Speaking of clubs, the "Three Oscar Club" had four members for years before Meryl Streep finally won her third last year. It's unlikely, but the 3OC could increase by as many as three new members this year, as De Niro, Sally Field and one of Daniel Day-Lewis or Denzel Washington could win their third Academy Award. Field is going to lose to Anne Hathaway, Day-Lewis is the big favourite to win Best Actor and De Niro's chances are up in the air. As per a Harvey Weinstein Oscar campaign, the Silver Linings stars have been all over the place promoting the movie and getting their faces out there, and the fact that a usually-quiet actor like De Niro is making the rounds could be perceived as indicative of how much he wants it. Obviously few actors are as respected as Bobby D and certainly has the "Three Oscar Club" credentials, plus this role was a real return to form for him after about 15 years of crappy movies. That said, those 15 years of crap may work against him as well, but the Academy liked his movie, it obviously likes him, and at this juncture De Niro might be a favourite.
* Hoffman….fourth nomination (one Best Actor, three Supporting Actor)
As noted, he'd be my choice, but the Academy did not care for The Master overall despite giving it three high-profile acting nominations. PSH is more than qualified as a "two-Oscar" guy; he's one of the best actors going today and seems likely to rack up several more nominations before he's through. That said, voters might also take that into consideration and figure they'll have plenty of opportunity to recognize Hoffman again later, whereas Arkin, De Niro and Jones are all nearing the end of their careers. It's hard to tell where he stands in terms of momentum but in the critics' eyes, at least, he gave the best performance. That might be all it takes in this hard-to-figure year. And yes, I realize how goofy it is that "quality of performance" is maybe the fourth or fifth most important factor in Oscar voting.
* Jones….fourth nomination (one Best Actor, three Supporting Actor)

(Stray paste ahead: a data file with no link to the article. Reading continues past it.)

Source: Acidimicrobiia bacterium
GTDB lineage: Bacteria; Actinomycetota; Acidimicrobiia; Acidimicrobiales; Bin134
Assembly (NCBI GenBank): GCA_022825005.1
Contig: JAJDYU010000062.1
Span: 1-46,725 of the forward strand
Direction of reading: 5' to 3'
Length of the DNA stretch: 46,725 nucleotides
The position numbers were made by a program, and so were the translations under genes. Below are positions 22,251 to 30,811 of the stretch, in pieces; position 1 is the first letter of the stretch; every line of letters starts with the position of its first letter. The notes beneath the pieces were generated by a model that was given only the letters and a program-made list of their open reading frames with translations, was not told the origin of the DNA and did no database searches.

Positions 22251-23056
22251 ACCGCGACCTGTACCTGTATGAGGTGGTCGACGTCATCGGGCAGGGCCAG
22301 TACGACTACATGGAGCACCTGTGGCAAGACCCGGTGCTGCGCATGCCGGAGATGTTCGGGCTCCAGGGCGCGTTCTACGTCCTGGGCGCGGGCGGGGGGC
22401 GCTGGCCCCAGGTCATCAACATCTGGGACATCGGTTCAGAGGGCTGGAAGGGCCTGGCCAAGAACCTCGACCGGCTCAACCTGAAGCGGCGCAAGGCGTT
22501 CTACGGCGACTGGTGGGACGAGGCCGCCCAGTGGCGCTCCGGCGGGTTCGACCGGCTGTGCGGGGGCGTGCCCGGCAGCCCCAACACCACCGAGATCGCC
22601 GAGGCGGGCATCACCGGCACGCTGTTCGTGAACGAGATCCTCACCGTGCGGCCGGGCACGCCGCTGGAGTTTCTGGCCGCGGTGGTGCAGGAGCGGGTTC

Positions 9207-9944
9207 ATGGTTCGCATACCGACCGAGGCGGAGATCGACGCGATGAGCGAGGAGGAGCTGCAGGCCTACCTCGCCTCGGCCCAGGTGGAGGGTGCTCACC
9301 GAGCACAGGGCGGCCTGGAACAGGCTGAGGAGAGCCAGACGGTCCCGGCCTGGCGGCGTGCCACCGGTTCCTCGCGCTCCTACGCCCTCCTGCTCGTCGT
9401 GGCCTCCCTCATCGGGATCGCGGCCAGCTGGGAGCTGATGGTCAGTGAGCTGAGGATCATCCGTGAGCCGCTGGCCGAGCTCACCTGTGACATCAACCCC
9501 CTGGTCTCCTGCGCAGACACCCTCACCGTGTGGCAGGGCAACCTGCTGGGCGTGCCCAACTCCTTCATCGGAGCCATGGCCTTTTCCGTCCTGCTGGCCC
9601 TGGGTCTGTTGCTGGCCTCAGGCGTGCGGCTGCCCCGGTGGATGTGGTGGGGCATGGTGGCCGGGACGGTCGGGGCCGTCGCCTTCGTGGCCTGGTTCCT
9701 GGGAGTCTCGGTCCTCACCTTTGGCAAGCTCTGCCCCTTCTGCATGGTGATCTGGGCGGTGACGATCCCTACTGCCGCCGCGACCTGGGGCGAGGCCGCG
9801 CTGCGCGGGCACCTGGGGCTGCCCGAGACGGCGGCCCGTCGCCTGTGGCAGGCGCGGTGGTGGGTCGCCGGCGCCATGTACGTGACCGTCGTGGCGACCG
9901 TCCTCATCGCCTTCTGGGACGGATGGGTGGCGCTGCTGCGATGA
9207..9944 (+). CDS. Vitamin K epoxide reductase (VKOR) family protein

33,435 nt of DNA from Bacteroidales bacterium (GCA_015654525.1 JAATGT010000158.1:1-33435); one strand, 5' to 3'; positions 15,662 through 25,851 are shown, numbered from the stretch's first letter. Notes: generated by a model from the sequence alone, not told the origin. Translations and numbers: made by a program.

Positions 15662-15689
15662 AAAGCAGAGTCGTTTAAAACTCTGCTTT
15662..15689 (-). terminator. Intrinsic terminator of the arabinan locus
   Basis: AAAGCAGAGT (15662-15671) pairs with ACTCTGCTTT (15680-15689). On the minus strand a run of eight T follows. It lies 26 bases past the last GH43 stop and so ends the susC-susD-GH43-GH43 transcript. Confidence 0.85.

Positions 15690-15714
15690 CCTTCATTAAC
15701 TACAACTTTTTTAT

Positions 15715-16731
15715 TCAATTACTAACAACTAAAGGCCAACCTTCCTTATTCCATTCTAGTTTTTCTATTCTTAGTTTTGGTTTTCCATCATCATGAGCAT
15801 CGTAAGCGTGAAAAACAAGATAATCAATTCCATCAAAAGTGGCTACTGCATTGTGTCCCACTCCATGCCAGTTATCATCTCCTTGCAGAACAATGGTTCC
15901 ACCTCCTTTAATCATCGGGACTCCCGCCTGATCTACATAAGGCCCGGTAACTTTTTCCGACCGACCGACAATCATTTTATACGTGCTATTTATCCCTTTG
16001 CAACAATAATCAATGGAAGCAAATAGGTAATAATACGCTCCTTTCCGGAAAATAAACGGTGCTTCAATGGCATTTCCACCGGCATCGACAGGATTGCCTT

It seemed like TLJ was the early favourite and he has a SAG award, but his heat seems to have died off just as Lincoln's momentum in general has stalled. The only thing Jones has done of note in the last few months was become a meme following his grumpy-faced reactions at the Golden Globes. That said, that SAG award is usually a good indicator of the Oscar result so I'd say Jones still has a good shot for the win.
* Waltz….second nomination (one Supporting Actor)
For months, Oscar prognosticators were looking at Leonardo DiCaprio as a late-breaking supporting candidate for Django Unchained. Then, when the movie was actually released, attention turned to Samuel L. Jackson's stunning role. As it turned out, the only supporting performance from Django that got nominated was Waltz's turn as Dr. King Schultz. I'll be honest, I don't want to see Waltz win. He's maybe the third most notable supporting performance in his movie alone and, as the nominee with the least-lengthy resume of the bunch, he's the only one who would stand out as a "really?" entry in the Two Oscar Club. Also, I can't be the only one who thought King Schultz was sort of a poor man's Hans Landa. As much as I loved the Landa character (and as much as Waltz 1000 percent deserved that Oscar), I don't think Waltz deserves a second Oscar for the Diet Coke version of his greatest role. All that said, it seems like he might have the most momentum of anyone, given Django's late release, his Golden Globes win and the fact that it's a very talky, monologue-driven performance that naturally draws attention to itself.